An accident requires some degree of unexpectedness and some degree of time specificity as to the occurrence of the incident that gives rise to the injury. “The definition of accident generally assented to is an event happening without any human agency, or, if happening through human agency, an event which,

under the circumstances, is unusual and not expected by the person to whom it happens.” Vance on Insurance, 569 (cited in Big Jack Overall Co. v. Bray, 161 Va. 446, 451-52, 171 S.E. 686, 687 (1933)).

“The injury, to be regarded as ‘by accident,’ must be received . . . at a particular time and in a particular place and by a particular accident. And the accident must be something the date of which can be fixed. It is not enough that the injury shall make its appearance suddenly at a particular time and upon a particular occasion.” In other words, the “incident,”

the act done or condition encountered, “must

be shown to have occurred at some reasonably

definite time.”

On the other hand, . . . “injury of gradual growth, . . . not the result of some particular piece of work done or condition encountered on a definite occasion, but caused by the cumulative effect of many acts done or many exposures to conditions prevalent in the work, no one of which can be identified as the cause of the harm, is definitely excluded from compensation.”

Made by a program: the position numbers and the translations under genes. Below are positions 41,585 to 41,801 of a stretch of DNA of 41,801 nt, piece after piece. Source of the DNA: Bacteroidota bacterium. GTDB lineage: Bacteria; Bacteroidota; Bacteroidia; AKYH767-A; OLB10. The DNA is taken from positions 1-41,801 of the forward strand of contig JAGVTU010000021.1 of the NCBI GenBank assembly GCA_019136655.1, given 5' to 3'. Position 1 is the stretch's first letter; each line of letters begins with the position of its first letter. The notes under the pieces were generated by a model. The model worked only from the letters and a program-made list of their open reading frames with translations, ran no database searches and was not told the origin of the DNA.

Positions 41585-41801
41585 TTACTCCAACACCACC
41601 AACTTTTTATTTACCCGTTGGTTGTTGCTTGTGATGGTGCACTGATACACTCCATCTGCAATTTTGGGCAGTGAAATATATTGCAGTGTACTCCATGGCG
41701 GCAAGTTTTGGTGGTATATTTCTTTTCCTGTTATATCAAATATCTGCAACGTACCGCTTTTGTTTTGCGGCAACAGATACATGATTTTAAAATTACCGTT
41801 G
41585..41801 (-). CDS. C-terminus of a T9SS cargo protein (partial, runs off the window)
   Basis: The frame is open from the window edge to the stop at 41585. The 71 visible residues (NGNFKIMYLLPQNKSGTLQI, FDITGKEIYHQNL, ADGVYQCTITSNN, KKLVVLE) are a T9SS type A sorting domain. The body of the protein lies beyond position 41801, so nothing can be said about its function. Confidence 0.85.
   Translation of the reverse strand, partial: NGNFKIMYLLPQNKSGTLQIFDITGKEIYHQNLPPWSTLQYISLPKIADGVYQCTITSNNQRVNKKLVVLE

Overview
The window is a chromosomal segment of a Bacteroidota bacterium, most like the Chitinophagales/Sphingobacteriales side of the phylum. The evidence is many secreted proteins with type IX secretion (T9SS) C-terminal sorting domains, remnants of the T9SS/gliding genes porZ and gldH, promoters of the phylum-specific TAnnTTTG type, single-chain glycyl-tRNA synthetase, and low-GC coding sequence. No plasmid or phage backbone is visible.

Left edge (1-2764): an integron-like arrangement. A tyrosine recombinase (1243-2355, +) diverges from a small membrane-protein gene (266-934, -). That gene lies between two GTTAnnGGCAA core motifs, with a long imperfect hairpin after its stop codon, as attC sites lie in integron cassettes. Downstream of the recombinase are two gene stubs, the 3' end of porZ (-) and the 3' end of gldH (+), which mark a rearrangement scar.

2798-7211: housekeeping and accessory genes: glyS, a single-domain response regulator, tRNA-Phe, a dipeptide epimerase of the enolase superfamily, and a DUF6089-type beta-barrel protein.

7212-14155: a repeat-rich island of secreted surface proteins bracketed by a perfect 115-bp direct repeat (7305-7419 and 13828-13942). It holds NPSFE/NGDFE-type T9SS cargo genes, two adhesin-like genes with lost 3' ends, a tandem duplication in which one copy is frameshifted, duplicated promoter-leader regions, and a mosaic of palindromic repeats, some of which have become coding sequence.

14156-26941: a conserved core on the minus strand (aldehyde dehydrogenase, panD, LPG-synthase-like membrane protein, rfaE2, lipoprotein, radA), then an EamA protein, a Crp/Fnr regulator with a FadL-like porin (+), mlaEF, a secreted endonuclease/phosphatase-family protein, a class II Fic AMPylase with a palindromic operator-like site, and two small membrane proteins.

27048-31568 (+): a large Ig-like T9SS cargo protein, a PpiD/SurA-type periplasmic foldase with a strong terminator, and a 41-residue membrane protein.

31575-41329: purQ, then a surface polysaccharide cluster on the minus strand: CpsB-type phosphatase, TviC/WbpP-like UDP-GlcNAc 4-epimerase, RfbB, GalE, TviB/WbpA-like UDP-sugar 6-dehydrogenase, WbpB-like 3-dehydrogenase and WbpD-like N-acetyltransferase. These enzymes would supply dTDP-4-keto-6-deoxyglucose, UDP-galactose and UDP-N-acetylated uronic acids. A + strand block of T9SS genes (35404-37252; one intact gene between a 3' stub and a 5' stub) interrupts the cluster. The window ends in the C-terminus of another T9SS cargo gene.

Aistrop v. Blue Diamond Coal Co., 181 Va. 287, 293, 24 S.E.2d 546, 548 (1943) (citation omitted).

The employee must identify exactly what she was doing at the time she was injured, identify that the action actually caused her claimed injury at that reasonably definite time, and that the injury itself occurred at a specific time. Kraft Dairy Group, Inc. v. Bernardini, 229 Va. 253, 329 S.E.2d 46 (1985). Proof is required of an “accident, identifiable incident or sudden precipitating event.” Lane Co. v. Saunders, 229 Va. 196,

199, 326 S.E.2d 702, 704 (1985). See also Pro-Football, Inc. v.

Uhlenhake, 37 Va. App. 407, 558 S.E.2d 571 (2002) (holding claimant’s knee injury, which the evidence showed was the cumulative result of playing football over many years, was not compensable because it was not proven that the knee injury resulted from a specific identifiable incident).

The parties in this case stipulated that claimant suffered from a pre-existing respiratory condition. The fact that an employee is predisposed to further injury as a result of a prior injury will not ordinarily defeat a claim for compensation. An employer takes his employee as he finds him, with all of his infirmities and pre-existing disabilities. So. Iron Works, 16 Va. App. 131, 428 S.E.2d 32. However, compensability in these situations depends on evidence that the accidental injury materially aggravated or accelerated the pre-existing condition and, further, that the condition was the direct and immediate cause of the disability. Liberty Mut. Ins. Co. v. Money, 174 Va. 50, 4 S.E.2d 739 (1939); Pendleton v. Flippo Constr. Co., 1 Va. App. 381, 339 S.E.2d 210 (1986) (injuries due solely to the natural progress of pre-existing diseases are not compensable); Nolan v. Global One Communications, LLP, VWC File No. 191-93-58 (2001) (claimant must prove an identifiable incident caused a sudden mechanical change or structural bodily change rather than merely a gradual worsening over a period of time to qualify as an injury by accident); cf. Russell Stover Candies v. Alexander, 30 Va. App. 812, 520 S.E.2d 404 (1999) (affirming the